For their children — 5-year-old Morgan and 2-year-old Abbie — living in the residence hall is all they know. “They have basically grown up in the residence halls,” she said. A Pitt County school bus picks up Morgan on College Hill at 6:55 every morning to take her to Eastern Elementary, where she is in kindergarten. Abbie attends preschool at the Easter Seals United Cerebral Palsy Center, which is close enough down Elm Street that one of her parents takes her in her stroller to school each day.

When asked what she likes about living where she does, Morgan replied, “The R.A.s.”

Barnes laughed. She said her girls were so excited when the resident advisers began moving in before the fall semester began. “My daughter is probably one of the few kids who had 15 20-year-olds at her 2-year-old birthday party,” Barnes said.

A native of northern Minnesota, Barnes grew up six miles from the Canadian border. She joked that adapting to life in North Carolina was probably a bigger hurdle than adjusting to living in a residence hall again. “We moved down here in mid-June and by the time we had emptied out our boxes, we were covered in sweat.

“We’re used to it being too cold for the kids to go outside to play, not having to look at the heat index. And the humidity makes it like breathing underwater,” she said.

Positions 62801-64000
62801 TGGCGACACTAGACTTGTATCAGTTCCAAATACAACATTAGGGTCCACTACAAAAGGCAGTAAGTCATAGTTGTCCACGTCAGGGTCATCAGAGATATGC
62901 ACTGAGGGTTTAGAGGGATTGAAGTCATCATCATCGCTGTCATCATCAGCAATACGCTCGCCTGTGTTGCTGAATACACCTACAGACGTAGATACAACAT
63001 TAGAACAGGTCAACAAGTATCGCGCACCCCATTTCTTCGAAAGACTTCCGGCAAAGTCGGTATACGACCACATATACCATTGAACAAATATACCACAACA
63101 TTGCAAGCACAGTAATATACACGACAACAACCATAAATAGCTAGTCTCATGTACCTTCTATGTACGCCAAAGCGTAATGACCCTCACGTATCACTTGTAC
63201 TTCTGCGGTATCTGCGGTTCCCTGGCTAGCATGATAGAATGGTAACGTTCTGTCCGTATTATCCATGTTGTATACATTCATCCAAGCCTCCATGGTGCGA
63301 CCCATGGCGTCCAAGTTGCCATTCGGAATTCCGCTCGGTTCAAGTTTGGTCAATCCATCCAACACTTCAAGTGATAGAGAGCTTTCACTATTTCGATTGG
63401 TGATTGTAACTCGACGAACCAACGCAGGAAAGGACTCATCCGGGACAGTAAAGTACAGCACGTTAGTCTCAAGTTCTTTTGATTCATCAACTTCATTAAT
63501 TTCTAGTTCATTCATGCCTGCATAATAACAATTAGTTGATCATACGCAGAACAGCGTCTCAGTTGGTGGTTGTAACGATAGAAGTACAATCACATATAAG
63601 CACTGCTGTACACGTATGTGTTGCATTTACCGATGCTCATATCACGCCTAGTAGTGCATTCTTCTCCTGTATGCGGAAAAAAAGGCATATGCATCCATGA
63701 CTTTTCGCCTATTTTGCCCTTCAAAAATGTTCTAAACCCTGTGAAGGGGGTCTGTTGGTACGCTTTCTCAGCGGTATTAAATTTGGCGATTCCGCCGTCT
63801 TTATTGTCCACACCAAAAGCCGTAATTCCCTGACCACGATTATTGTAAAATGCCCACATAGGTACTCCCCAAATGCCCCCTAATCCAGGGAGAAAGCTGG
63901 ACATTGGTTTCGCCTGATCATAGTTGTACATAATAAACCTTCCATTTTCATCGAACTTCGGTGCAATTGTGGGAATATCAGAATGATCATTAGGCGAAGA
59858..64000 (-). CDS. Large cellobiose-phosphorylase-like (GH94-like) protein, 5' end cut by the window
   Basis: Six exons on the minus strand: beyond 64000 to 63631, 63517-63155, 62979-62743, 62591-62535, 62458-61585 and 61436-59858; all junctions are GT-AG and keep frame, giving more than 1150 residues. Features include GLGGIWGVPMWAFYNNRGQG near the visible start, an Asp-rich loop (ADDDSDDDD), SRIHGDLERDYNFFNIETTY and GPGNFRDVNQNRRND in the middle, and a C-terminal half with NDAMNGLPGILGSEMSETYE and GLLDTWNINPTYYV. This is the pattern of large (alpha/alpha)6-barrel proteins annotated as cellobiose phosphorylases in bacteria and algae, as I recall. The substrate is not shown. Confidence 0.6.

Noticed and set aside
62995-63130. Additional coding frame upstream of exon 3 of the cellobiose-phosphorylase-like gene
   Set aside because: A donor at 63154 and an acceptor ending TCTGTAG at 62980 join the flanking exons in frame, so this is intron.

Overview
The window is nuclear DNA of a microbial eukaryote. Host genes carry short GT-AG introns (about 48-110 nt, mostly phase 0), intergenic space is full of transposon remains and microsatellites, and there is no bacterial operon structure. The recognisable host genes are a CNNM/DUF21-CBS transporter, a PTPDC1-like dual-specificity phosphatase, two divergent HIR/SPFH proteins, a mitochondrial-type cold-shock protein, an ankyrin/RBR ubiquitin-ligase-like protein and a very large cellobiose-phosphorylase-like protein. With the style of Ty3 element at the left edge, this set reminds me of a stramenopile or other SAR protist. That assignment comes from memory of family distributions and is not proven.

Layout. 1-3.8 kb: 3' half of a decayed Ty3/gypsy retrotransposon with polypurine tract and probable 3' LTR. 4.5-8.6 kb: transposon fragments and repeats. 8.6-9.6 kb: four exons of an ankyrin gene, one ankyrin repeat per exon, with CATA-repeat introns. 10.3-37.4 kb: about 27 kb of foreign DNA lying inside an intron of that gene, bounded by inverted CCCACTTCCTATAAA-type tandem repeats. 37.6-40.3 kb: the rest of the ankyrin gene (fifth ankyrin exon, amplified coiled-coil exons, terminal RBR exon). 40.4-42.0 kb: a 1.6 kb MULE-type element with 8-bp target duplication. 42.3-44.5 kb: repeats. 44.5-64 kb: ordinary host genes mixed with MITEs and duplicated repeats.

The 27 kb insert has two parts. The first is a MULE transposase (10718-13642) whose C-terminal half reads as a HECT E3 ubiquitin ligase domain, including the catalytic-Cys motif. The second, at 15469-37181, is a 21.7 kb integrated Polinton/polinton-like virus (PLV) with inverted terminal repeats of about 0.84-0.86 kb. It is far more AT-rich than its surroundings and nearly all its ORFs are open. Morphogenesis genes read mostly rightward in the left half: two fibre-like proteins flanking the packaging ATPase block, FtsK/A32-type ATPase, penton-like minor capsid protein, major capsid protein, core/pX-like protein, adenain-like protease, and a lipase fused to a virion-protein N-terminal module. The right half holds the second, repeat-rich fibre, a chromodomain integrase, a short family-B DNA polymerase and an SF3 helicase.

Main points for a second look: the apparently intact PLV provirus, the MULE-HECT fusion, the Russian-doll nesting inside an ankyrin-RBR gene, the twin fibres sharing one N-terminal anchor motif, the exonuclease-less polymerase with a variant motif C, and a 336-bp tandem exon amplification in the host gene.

Jones Residence Hall Coordinator April Barnes interacts with her 2-year-old daughter Abbie at the family’s Jones Hall apartment.

Barnes and her husband, who is a native of Iowa, met at the University of North Dakota, where he was in the aviation program. He is now a pilot for U.S. Airways Express, based with a crew at Raleigh-Durham International airport.

Barnes earned her undergraduate degree in secondary education focusing on English in middle school and a master’s of education degree concentrating in leadership, both from the University of North Dakota. All residence hall coordinators at ECU have master’s degrees.

For Barnes and her family, the non-traditional housing arrangement has been win-win. “I love my job, and it’s a good way to pay off school and flight loans.”